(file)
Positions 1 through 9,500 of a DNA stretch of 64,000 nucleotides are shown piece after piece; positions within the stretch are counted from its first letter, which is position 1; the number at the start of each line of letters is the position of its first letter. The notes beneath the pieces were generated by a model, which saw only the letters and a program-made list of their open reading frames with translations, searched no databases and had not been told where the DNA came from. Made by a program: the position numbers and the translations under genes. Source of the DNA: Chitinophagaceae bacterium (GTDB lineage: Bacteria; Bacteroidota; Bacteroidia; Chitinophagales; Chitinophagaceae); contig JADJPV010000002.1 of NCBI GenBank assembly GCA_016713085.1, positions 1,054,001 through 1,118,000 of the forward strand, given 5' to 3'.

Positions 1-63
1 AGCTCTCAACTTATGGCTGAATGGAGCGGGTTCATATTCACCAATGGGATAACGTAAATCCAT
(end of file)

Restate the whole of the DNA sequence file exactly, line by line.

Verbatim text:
Positions 1 through 9,500 of a DNA stretch of 64,000 nucleotides are shown piece after piece; positions within the stretch are counted from its first letter, which is position 1; the number at the start of each line of letters is the position of its first letter. The notes beneath the pieces were generated by a model, which saw only the letters and a program-made list of their open reading frames with translations, searched no databases and had not been told where the DNA came from. Made by a program: the position numbers and the translations under genes. Source of the DNA: Chitinophagaceae bacterium (GTDB lineage: Bacteria; Bacteroidota; Bacteroidia; Chitinophagales; Chitinophagaceae); contig JADJPV010000002.1 of NCBI GenBank assembly GCA_016713085.1, positions 1,054,001 through 1,118,000 of the forward strand, given 5' to 3'.

Positions 1-63
1 AGCTCTCAACTTATGGCTGAATGGAGCGGGTTCATATTCACCAATGGGATAACGTAAATCCAT